Art / Performance / Education
Les Maitres de l’Affiche (The Masters of the Poster) published 1895-1900 is one of the most prestigious and influential art publications in history.
This series features the most outstanding posters of the late 19th century when this popular art form had reached its peak.
During the 19th century the poster celebrated its golden era. Under the hands of Cheret, Toulouse-Lautrec, Mucha and Steinlen, the poster attained new-found status as an innovative art form. By the 1890s, the streets of every great metropolis were enlivened by large, colorful posters. The poster had not only caught the eye of the public, but it’s best examples were already being regarded as works of art, to be exhibited, reviewed in journals and collected.
In 1895, the Imprimerie Chaix firm published reduced chromolithographic versions of over 200 top-flight posters by more than 90 great artists. Of the 97 artists represented all were prominent artists of the day. This Chaix publication Les Maitres de l’Affiche, series was offered as a subscription series to collectors. Every month for 60 months, from December 1895 through November 1900, subscribers received by mail, 4 loose sheets (Maitres) with a cover sheet. It was sold in Paris for 2.50 francs for one month’s subscription (4 Maitres), and for 27 francs for 12 months (48 Maitres), plus special bonus plates. Maitre’s were never issued in a book form, but a binding of the 12 months of Maitres was offered to subscribers at the end of the year with a beautiful hardcover design by Paul Berthon for 8 francs.
Les Maitres de l’Affiche were issued as separate numbered sheets referred to as “plates” (PL). They were numbered with the printers name “Imprimerie Chaix,” in the margin at the bottom left hand corner, “PL.1” to “PL.240.” In the margin at the bottom right hand corner of each is a blind embossed stamp from a design of Cheret’s. Each overall plate measures approximately 11 3/8 in. x 15 3/4 inches (29 cm x 40 cm).
In addition to the 240 posters, Special plates (or bonus plates) were issued to subscribers. There were a total of 16 special plates, which were sent over the five years, each December, June, March and September of the final three years. These were not posters, but unique original lithographs done exclusively for the Les Maitres de l’Affiche series.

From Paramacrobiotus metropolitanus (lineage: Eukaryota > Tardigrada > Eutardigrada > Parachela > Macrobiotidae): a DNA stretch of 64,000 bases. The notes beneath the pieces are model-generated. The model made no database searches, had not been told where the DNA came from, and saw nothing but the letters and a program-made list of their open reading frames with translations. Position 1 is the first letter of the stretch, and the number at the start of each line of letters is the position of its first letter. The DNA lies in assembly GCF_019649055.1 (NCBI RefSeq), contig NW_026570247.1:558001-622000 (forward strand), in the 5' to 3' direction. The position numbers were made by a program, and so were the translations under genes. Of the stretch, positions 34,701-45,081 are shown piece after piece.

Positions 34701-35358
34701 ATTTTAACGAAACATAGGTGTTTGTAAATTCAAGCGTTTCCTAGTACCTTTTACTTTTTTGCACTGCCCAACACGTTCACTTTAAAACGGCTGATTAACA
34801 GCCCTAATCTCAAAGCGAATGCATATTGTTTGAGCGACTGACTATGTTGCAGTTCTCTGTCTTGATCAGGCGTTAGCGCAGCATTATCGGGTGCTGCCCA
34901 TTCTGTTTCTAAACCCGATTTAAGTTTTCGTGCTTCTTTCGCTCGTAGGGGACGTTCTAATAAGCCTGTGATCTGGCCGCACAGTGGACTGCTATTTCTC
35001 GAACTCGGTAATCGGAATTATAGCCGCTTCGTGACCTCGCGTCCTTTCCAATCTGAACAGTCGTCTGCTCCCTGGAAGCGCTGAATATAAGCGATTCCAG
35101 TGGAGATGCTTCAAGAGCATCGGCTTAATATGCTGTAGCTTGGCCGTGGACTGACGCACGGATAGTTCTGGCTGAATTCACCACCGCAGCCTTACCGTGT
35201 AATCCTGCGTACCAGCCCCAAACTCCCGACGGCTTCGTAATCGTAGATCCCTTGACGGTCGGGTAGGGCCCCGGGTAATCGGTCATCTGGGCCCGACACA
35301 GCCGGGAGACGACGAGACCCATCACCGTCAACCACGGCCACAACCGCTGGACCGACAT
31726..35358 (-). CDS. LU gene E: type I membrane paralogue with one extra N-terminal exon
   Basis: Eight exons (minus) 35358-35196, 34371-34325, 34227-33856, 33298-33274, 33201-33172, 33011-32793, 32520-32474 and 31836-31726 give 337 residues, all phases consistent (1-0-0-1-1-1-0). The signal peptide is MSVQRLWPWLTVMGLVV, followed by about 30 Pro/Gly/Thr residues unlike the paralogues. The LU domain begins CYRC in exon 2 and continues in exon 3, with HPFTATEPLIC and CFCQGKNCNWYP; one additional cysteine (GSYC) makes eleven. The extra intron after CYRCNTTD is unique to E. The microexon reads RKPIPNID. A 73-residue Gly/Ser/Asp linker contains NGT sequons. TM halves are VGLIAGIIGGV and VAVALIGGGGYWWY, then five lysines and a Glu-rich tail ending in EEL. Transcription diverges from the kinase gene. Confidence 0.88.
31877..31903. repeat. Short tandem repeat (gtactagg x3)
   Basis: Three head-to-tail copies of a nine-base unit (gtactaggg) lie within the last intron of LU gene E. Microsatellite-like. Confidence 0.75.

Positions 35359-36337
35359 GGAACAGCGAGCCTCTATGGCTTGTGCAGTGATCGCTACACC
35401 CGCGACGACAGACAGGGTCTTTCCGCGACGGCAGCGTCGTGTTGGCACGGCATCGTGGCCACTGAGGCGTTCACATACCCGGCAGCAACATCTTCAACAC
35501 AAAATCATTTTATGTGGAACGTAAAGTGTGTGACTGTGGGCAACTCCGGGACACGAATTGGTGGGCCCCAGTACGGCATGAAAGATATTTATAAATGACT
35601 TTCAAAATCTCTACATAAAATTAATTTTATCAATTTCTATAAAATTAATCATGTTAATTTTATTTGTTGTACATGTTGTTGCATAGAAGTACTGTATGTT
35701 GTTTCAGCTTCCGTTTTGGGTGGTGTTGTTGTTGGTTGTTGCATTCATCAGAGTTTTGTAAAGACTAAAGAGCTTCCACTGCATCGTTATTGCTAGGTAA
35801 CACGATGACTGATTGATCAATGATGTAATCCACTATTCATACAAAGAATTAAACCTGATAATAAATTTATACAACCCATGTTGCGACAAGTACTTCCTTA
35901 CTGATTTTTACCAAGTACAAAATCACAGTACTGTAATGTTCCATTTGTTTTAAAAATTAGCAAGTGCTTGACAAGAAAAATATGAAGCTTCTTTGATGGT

Jules Cheret was the artistic director of the “Imprimerie Chaix.” He dominated the series, with one in every four Maitres by him, the first in each monthly installment, and 7 of the Special plates, a total of 67. With over 1000 poster designs to his credit, his large representation in the series is justified, although some critics have pointed out that, as the artistic director, he may have been biased towards selecting his own work.
Of the other 96 artists represented in Les Maitres de l’Affiche, some were pre-eminent painters and printmakers at various stages of their careers: Toulouse-Lautrec, Denis, Bonnard and others were famous illustrators and cartoonists of the period, still well known to art collectors, including Forain, Caran d’Ache, Ibels, Boutet de Monvel, Leandre. But there were also all those whose names say ‘poster,’ the conquering pioneers of the new medium including, Cheret himself, Mucha, Steinlen, Beggarstaffs, Grasset, Penfield, Parrish, Bradley, Hardy… the list could go on and on.” (Appelbaum p.iii)
The smaller format and the fact the “Maitres” were a paid subscription series, allowed Imprimerie Chaix to use the latest state of the art printing techniques, not normally used in the large format posters due to cost. A very high quality of paper was used, whereas the large format posters were printed on lesser quality newsprint, due to cost and a short expected life span. This explains why the quality of the printing, in Les Maitres de l’Affiche usually far exceeds that of their larger counterparts.